Saturday, July 03, 2010

A Marci MacDonald media update

{Originally posted at Bene Diction Blogs On, May 31, 2010]

Marci McDonald, and her book, are continuing to get a lot of media attention.

To begin, her interview on The Agenda is now online at YouTube:

Meanwhile at the Winnipeg Free Press, columnist Tom Ford suggests that "Christian nationalists" are not the only religious ones active in politics.

Bene D might need to brace himself, as the Earth starts rotating in the other direction. The National Post, which has been quite critical of The Armageddon Factor, is the home of Chris Selley, the paper's "op-eds, and editorials watch" blogger. His comment might surprise:

"Having actually read the book, we must say that while there are certainly a few eye-rolling moments, and some factual errors that have been documented, it’s far more reportorial than it is judgmental. We’ve found some of the coverage downright baffling, actually."

Perhaps he was encouraged in this opinion after talking to her and posting their conversation at the paper's Full Comment podcast page. It's "Canada's Christian Right" from May 21.

On the blogosphere, the right has moved to wondering whether Marci McDonald is channelling "Tail Gunner Joe". "McCarthyism" directed against Christians. This is tied to Gilles Duceppe's and NDP MP Pat Martin's worries that a small number of Tory staffers and such had agreed to meet for lunch with Msgr. Fred Dolan, a Canadian leader of the very conservative Catholic lay group Opus Dei.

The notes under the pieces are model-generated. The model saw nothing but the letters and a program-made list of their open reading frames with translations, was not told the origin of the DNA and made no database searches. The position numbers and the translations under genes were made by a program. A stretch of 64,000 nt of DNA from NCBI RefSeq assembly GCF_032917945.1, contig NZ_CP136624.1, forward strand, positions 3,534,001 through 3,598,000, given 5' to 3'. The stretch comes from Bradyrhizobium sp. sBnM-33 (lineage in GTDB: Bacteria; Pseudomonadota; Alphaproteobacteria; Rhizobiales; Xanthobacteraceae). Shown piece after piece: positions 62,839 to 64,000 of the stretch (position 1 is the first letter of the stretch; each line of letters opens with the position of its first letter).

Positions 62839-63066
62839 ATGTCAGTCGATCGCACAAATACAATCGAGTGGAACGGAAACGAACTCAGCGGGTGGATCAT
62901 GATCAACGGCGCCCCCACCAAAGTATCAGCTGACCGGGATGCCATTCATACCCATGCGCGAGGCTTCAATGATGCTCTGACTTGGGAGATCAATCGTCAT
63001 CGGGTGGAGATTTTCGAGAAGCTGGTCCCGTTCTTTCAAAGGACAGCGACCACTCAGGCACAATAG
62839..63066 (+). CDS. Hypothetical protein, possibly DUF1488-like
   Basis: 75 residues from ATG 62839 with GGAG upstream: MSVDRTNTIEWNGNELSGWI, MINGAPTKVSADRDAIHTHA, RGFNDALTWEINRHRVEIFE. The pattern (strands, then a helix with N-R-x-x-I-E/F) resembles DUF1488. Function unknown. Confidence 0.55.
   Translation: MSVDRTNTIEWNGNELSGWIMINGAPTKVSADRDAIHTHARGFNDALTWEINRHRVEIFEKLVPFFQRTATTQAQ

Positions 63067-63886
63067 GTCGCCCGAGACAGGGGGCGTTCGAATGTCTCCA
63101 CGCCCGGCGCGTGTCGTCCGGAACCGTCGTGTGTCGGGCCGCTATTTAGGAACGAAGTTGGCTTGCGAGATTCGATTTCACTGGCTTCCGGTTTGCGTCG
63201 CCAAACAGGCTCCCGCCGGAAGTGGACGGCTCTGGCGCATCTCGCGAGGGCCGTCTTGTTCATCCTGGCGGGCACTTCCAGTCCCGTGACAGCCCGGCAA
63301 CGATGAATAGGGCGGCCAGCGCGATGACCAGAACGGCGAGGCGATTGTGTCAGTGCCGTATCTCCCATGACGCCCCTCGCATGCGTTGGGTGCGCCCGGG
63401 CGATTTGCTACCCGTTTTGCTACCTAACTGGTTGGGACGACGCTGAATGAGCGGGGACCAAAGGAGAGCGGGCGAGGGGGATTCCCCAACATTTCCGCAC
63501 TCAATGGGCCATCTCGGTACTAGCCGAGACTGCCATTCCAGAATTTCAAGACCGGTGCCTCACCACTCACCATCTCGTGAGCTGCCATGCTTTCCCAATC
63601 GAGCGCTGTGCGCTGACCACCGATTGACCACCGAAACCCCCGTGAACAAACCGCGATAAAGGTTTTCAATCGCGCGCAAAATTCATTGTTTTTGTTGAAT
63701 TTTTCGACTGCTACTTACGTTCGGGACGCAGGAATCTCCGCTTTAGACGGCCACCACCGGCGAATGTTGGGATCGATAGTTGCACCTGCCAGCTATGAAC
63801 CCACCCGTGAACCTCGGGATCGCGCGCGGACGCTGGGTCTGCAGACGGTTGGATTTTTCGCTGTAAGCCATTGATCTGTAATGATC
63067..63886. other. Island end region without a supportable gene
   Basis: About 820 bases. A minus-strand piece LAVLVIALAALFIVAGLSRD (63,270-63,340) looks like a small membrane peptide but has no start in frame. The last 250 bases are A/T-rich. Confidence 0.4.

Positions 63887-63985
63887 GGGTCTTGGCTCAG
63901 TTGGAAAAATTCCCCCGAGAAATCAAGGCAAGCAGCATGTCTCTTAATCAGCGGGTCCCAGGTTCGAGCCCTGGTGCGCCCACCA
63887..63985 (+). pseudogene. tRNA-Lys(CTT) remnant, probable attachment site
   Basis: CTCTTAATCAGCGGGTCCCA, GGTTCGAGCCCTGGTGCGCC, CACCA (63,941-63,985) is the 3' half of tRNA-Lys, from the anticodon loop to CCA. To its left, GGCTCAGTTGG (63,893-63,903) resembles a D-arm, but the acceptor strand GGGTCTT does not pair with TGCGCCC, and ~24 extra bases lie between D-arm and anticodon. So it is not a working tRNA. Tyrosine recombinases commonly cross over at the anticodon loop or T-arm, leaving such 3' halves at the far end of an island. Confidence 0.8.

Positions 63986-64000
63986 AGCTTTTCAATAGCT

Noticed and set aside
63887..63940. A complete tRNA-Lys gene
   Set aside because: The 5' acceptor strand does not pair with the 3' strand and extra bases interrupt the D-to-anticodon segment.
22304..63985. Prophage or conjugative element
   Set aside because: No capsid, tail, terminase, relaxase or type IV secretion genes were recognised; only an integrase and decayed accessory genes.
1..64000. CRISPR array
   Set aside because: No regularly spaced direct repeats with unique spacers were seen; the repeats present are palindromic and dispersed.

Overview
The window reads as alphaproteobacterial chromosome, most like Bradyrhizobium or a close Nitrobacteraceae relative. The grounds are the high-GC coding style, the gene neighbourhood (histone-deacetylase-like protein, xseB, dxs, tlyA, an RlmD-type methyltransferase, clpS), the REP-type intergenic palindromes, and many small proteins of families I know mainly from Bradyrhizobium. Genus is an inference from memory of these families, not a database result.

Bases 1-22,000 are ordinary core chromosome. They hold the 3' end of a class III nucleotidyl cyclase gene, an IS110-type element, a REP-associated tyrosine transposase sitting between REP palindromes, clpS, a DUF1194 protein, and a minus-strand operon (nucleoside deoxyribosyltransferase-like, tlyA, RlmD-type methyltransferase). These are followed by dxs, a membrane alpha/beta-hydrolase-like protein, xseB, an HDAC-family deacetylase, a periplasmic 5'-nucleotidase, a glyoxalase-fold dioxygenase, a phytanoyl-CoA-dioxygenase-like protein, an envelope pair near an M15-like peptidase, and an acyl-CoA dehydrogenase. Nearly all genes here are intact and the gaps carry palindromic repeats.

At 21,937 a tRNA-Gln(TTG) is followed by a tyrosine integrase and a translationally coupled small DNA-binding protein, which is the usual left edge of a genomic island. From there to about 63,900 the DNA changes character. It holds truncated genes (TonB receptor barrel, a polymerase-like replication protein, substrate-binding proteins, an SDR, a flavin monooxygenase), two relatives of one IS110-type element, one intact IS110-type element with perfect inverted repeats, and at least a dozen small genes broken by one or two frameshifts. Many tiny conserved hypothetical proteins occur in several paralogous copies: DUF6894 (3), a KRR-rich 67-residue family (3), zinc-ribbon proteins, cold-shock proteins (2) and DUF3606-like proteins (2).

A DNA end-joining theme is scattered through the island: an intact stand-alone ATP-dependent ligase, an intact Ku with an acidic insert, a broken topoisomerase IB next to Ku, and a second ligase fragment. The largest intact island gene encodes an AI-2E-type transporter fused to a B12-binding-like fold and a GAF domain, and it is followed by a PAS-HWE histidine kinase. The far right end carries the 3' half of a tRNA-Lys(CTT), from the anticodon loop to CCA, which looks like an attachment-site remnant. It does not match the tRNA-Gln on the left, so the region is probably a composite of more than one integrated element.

The CBC's Evan Solomon interviewed Dolan on air, and as the controversy was brewing. blogger and journalist Deborah Gyapong, argued that the politician's comments about the lunch singled out conservative Christians for censure in a way that Sikhs and Jews, say, would not shunned be in Ottawa. She has been continuing with the story over the past few days. Ottawa Citizen columnist David Warren was dismayed. Ezra Levant, in a blog post that will no doubt be appearing rewritten in the National Post, makes similar arguments and comes right out and writes "McCarthyism of the left".

How may this be relevant to a discussion of McDonald's book, given that it really doesn't mention Opus Dei in depth at all? Well, both Gyapong and Levant cite McDonald's book as an example of how the atmosphere may be posioned against conservative Christians. A "catalyst".

So, I mention it here to suggest that any mentions of Opus Dei and McDonald on the right may merely muddy the waters and be a possible distraction. It may arguably be a common symptom of a rhetorical disease, but "Nurse McDonald" didn't cause it in the patient.

As I have mentioned Opus Dei, I should also go on to say that Duceppe and Martin, both members of left-leaning parties, would naturally be worried about the group, along with other progressives north of the 49th, even if Marci McDonald had never written her book. Comments and actions by Opus Dei leaders in the United States have worried progressives down there as well, leading them to wonder whether the lay group is respectful of pluralism and democracy.

I don't know much about the group myself , but here is a place to start.

UPDATE: As Ezra Levant hinted he would yesterday, he's written an op-ed in today's National Post, which follows up on his concerns.